Ukraine needs to negotiate with Russia to resume gas supplies

20 february 2017 | Rossiyskaya Gazeta

The Ukraine faces shortage of energy raw materials and another round of social tension. “The main energy sources in the Ukraine are coal, gas and nuclear power plants. The gas situation is rather bleak, and the only choice is to negotiate with Russia to resume gas supplies. Otherwise, there may be risks for gas transit to Europe that will create problems for the Ukraine," said Irina Pominova, Deputy Head of Department for Fuel and Energy Sector of the Analytical Centre.

Irina Pominova
Irina Pominova
Department for Fuel and Energy Sector

There are no many options regarding coal as well; they need either to renew coal supplies from the currently blocked areas which are beyond the control of Kiev or to increase imports from Russia, clarified the analyst in her interview with Rossiyskaya Gazeta.

Despite the statements made by the Ukrainian authorities last year that Kiev might refuse to import coal from Russia, the amount of export supplies was recovered, noted Ms. Pominova. According to the State Fiscal Service of the Ukraine, the country's own coal production last year amounted to 40.86 million tons, the export took 0.56 million tons (mainly anthracite), and 15 million tons were imported (mainly coal coke). In monetary terms, almost 62 percent were spent on supplies from Russia, another 14 — from the United States. “If it's profitable for the Ukraine to buy coal from Russia, since 87% of export from Russia is thermal coal," said the expert.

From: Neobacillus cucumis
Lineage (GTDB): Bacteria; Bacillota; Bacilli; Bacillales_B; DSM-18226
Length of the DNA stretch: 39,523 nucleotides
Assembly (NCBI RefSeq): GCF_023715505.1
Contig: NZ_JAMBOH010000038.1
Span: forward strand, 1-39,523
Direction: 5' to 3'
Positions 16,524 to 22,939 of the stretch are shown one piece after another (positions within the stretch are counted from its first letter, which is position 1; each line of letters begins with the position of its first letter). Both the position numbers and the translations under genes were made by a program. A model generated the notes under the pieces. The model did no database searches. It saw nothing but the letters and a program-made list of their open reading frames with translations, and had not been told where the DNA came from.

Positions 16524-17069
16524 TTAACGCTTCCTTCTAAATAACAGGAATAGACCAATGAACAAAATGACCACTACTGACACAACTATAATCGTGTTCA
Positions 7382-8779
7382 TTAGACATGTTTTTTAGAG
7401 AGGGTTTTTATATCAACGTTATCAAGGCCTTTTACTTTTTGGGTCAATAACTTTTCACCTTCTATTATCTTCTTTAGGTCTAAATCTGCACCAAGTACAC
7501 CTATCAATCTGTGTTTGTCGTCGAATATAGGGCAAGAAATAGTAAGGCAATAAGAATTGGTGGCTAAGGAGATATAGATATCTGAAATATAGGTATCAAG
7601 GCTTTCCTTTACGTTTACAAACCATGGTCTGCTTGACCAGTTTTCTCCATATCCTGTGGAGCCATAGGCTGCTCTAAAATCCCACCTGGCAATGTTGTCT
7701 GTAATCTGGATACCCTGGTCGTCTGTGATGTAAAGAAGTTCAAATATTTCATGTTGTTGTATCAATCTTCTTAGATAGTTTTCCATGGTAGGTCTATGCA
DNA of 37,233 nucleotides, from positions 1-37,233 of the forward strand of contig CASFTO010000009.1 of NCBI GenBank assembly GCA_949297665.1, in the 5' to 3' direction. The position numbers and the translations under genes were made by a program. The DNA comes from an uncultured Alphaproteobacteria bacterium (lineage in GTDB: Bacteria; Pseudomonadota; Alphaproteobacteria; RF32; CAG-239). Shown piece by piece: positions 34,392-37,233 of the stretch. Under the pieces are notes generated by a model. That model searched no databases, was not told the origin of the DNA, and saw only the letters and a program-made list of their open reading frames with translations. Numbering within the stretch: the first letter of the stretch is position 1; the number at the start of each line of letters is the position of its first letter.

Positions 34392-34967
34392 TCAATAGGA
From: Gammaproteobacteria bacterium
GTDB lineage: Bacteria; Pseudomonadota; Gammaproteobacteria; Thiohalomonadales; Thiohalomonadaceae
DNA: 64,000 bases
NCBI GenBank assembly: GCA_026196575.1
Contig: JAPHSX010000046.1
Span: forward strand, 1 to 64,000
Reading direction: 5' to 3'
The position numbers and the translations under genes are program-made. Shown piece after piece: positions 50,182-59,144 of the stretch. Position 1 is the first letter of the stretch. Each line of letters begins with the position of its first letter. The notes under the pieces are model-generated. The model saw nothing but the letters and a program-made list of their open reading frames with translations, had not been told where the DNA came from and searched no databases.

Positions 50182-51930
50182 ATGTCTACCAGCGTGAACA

As a possible alternative, the analyst mentioned purchases from other world suppliers, recalling that the Ukraine already resorted to such measures during the winter 2015-2016, but at that time it was more of a political decision. The Ministry of Energy and Coal Industry of the Ukraine recognize that this is not the most opportune time for procurement. “There have already been doubts about how expensive is to buy coal from the United States, South Africa and Australia, however, now it is not about the price. What is more important, that South Africa, for instance, does not have these large volumes of coal,”  added Ms. Pominova. “In addition, 2015 fiscal year was a difficult period: world market prices fell sharply, and in 2016 the market faced their almost double recovery. That is, purchasing from other suppliers will be more expensive."